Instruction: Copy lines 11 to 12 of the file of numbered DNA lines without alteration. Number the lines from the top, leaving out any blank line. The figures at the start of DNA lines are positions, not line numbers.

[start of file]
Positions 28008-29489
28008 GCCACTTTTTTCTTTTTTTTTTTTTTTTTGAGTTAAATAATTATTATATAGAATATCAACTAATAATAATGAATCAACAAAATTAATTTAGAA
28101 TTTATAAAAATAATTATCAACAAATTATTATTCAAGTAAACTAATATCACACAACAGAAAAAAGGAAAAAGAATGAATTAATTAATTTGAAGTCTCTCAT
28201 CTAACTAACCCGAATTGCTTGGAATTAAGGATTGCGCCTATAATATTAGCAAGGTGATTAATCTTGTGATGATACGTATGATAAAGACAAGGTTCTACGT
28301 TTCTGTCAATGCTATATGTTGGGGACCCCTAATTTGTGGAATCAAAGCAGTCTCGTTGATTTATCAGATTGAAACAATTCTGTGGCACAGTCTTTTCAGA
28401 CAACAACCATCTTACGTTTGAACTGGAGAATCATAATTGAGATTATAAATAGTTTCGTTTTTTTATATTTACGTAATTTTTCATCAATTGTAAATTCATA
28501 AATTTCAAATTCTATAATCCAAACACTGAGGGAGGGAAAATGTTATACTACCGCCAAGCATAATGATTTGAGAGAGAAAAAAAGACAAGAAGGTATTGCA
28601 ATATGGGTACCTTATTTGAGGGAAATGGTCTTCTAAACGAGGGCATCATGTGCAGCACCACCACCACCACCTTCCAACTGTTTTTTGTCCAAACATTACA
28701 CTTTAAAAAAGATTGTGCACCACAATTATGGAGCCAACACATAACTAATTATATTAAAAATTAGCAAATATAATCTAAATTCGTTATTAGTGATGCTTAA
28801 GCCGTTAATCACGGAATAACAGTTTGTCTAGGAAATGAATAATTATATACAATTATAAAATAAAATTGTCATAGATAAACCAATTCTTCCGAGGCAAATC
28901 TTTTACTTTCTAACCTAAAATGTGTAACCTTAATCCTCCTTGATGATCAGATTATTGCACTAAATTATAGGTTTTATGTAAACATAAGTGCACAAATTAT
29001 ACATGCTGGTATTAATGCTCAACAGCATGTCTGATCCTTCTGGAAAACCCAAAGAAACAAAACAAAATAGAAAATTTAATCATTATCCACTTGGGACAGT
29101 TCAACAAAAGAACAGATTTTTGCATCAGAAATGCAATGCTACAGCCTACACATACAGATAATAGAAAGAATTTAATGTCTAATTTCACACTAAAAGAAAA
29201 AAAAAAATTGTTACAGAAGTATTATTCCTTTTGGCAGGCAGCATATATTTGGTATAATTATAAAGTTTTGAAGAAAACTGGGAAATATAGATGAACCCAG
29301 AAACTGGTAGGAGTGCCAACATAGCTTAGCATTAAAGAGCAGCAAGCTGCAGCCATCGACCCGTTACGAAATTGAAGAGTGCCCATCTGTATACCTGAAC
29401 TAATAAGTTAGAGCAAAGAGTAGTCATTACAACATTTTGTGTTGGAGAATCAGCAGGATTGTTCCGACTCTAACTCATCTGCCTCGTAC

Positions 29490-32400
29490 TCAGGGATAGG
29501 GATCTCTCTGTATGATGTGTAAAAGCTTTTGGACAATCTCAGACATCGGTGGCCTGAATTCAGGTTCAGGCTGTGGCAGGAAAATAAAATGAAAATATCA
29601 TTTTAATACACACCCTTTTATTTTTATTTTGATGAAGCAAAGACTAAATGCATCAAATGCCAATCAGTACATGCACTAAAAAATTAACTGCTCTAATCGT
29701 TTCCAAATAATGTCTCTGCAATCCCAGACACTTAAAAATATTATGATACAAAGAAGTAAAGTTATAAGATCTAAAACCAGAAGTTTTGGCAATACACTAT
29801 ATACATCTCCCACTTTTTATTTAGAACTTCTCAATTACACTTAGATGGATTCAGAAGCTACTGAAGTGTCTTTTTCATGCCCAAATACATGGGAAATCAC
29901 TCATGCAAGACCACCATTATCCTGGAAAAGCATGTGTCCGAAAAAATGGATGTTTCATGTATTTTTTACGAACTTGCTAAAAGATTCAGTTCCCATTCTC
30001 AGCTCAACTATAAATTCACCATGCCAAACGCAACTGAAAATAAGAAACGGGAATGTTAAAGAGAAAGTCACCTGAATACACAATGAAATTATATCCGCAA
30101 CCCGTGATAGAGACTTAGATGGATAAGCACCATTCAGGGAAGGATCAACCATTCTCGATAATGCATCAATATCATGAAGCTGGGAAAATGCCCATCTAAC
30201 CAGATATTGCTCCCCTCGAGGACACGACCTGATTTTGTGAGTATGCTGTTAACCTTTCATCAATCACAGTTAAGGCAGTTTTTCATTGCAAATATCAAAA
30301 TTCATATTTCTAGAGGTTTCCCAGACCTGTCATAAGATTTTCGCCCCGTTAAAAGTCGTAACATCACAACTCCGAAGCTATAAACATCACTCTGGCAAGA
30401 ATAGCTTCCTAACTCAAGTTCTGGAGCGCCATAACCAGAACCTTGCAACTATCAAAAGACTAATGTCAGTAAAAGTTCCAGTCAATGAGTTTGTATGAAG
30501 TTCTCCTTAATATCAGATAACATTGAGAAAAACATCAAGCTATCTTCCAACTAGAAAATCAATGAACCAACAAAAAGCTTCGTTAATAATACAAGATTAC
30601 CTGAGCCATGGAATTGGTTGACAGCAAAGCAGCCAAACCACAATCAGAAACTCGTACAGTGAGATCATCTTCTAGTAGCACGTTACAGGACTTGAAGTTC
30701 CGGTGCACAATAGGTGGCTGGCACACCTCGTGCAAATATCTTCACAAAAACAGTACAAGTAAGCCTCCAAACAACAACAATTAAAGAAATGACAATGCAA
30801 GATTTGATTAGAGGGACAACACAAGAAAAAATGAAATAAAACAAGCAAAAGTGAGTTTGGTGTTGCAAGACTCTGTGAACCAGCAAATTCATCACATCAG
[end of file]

28901 TTTTACTTTCTAACCTAAAATGTGTAACCTTAATCCTCCTTGATGATCAGATTATTGCACTAAATTATAGGTTTTATGTAAACATAAGTGCACAAATTAT
29001 ACATGCTGGTATTAATGCTCAACAGCATGTCTGATCCTTCTGGAAAACCCAAAGAAACAAAACAAAATAGAAAATTTAATCATTATCCACTTGGGACAGT